1. Shaft tuberculosis is essentially a chronic disease. In rare instances it may be fulminating and rapidly progressive.
2. The tubercle bacillus does not have a predilection for the growing bones of children, since, in nearly one-half of the cases reviewed, the disease started in patients over twenty years of age.
3. Of the large long bones, the tibia and the femur are most frequently affected.
4. Active pulmonary and other tuberculous lesions are frequently associated with shaft tuberculosis.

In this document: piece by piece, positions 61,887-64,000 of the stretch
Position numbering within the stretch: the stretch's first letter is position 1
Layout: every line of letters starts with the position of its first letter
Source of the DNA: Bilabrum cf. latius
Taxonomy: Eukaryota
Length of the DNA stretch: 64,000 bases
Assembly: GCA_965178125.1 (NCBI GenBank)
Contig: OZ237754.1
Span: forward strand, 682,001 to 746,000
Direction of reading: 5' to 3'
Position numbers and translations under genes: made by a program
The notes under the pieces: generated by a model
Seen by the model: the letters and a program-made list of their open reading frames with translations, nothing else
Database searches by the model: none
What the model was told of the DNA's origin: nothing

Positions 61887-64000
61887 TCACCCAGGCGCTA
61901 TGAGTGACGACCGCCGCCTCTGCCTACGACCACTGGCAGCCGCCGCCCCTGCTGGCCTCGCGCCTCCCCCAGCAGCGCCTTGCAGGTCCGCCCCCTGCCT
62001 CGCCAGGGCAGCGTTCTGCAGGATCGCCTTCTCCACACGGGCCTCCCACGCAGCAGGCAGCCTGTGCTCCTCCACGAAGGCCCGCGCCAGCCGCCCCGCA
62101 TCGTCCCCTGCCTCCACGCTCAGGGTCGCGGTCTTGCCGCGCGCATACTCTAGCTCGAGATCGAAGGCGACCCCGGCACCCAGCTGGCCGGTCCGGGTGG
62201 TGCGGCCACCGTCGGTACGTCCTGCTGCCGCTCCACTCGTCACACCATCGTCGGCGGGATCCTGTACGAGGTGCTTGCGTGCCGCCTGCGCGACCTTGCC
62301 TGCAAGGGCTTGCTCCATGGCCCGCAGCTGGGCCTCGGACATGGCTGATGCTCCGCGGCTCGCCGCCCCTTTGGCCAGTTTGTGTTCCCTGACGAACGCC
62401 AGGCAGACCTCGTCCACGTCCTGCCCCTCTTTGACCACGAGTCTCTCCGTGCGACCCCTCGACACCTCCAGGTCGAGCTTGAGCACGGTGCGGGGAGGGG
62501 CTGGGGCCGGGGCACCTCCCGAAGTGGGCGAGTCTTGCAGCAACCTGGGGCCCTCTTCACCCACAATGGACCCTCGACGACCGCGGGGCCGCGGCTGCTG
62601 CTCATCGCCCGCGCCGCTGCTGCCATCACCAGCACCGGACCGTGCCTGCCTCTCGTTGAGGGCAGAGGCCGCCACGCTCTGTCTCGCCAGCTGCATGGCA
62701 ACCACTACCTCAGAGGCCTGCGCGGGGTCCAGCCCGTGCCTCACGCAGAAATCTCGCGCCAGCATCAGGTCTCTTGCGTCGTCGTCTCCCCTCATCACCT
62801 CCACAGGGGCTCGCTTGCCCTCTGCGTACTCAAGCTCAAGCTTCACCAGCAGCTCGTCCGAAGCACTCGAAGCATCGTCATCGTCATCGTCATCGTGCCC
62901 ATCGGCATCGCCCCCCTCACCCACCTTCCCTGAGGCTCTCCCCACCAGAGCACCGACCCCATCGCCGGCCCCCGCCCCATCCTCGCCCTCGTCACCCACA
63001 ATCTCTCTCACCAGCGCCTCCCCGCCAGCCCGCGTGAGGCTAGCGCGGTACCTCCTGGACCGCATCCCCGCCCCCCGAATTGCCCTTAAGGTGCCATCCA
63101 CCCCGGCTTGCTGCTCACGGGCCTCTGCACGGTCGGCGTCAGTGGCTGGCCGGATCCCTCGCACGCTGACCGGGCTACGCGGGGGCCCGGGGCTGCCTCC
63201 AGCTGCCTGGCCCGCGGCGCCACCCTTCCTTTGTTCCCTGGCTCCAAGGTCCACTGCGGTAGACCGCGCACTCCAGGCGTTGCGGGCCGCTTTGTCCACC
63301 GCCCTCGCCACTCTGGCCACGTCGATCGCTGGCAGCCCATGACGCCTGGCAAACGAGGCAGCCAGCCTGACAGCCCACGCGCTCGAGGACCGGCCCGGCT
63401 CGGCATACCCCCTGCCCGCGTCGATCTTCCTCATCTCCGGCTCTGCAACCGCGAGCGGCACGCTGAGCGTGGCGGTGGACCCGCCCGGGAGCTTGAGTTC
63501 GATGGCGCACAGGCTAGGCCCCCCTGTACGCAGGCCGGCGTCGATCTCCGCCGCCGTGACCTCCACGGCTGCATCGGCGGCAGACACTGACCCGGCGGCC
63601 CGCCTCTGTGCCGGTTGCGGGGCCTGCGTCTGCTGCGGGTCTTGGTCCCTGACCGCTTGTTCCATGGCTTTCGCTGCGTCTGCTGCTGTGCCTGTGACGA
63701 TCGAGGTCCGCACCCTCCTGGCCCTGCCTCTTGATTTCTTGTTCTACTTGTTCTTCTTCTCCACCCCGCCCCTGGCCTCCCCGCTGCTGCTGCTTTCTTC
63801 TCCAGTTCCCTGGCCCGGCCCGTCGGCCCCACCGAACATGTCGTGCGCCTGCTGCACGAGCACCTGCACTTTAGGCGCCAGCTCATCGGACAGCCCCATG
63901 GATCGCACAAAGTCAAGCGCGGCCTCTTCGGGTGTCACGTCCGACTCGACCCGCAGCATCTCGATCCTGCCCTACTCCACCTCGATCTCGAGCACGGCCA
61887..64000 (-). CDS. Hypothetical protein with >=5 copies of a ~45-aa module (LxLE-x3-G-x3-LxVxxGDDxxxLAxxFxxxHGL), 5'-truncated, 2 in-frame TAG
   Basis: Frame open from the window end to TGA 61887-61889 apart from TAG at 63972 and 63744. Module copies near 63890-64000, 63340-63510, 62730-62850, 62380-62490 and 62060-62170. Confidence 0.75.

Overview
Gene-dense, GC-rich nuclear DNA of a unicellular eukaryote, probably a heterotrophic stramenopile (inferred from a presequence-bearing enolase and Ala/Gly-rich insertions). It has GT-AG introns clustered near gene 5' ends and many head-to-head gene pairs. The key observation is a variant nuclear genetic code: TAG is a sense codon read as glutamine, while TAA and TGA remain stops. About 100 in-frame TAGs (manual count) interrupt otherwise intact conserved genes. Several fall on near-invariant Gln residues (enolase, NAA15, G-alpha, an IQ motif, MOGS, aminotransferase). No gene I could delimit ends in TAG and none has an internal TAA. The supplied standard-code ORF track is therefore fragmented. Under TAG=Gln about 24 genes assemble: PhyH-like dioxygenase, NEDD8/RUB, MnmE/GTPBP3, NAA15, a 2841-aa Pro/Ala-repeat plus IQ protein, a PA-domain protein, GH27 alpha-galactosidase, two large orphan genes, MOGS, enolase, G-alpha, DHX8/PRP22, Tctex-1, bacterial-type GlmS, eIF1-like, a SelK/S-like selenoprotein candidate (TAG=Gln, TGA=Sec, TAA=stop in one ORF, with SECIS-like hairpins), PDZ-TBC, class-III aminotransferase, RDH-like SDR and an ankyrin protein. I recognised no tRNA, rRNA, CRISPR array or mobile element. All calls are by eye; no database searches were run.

5. The treatment most frequently used was incision and drainage, due, in part, to early diagnosis of pyogenic osteomyelitis.
6. Saucerization and packing is an effective treatment in the presence of draining sinuses.
7. Curettage or saucerization and closure in cases without sinuses, practically and theoretically, is the treatment of choice in tuberculosis of the long bones of the extremities.
(C) 1940 All Rights Reserved.The Journal of Bone and Joint Surgery, Inc.